States, Cities Split On “Tough Policy Problem” Of Federal Deportation Raids


Some 121 people, mostly women and children from Guatemala, Honduras and Mexico, were rounded up this month in federal raids primarily in Georgia, North Carolina and Texas amid growing fears that the U.S. faces a surge of illegal unaccompanied minors fleeing violence in Central America comparable to 2014. So far 77 have been deported. Stateline reports that the the deportation raids have caused fear in U.S. immigrant communities and highlight the wide confusion and political division among federal, state and local authorities on how the nation should deal with as many as 11 million undocumented immigrants, most of whom entered the country illegally across the southern border. The Democratic mayors of Philadelphia and New Haven, Ct., said they would not cooperate with the deportation efforts. The Democratic New York City Council announced that city agencies would not report undocumented people to federal authorities. In Maryland, the Democratic executive in Montgomery County said local police wouldn't cooperate in any raids.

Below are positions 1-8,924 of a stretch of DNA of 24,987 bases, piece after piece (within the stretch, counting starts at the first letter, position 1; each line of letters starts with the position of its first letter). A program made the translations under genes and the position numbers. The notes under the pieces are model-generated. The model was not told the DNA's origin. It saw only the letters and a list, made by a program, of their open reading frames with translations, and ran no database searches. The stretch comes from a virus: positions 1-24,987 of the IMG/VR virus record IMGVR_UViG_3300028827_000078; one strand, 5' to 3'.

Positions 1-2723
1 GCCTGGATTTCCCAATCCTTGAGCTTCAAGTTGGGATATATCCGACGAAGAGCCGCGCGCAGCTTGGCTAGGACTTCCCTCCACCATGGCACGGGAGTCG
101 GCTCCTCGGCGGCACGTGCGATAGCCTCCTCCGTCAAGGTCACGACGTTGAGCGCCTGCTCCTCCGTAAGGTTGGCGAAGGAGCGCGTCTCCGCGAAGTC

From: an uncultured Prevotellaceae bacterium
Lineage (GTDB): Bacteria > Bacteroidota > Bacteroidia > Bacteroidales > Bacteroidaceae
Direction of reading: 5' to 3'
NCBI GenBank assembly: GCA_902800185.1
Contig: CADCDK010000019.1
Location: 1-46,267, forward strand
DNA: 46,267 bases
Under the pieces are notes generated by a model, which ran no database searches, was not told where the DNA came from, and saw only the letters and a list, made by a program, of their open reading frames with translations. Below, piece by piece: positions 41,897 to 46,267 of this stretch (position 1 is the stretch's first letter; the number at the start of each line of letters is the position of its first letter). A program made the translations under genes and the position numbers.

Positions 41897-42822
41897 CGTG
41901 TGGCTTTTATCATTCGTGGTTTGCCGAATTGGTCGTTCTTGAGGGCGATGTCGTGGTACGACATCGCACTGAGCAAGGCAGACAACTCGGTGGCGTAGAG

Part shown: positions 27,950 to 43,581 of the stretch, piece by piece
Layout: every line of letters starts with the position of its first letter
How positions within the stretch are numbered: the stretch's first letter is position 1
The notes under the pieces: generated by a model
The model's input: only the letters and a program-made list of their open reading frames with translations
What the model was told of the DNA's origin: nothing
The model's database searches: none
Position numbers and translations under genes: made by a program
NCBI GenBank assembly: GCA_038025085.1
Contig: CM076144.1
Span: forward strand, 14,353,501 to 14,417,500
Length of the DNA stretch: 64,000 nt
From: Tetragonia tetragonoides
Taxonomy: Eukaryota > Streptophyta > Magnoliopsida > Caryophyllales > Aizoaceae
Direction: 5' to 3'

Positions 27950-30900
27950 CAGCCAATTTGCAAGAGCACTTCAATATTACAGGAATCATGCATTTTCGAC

In Texas, Republican Gov. Greg Abbott extended the 18-month mission of National Guard troops along the border in response to a rise in the number of unaccompanied minors crossing the Rio Bravo. The Obama administration is building temporary shelters to house unaccompanied immigrant children in Colorado, Florida and New Mexico. The federal government “doesn't want to get caught the way they did in 2014,” said Marc Rosenblum, who is leaving his position at the Migration Policy Institute to become deputy assistant secretary of Homeland Security and director of the Office of Immigration Statistics. “They want to give relief to people who have valid claims while enforcing their borders.” Either way, he said, it's a dilemma with no easy solutions. “It's a tough policy problem.”

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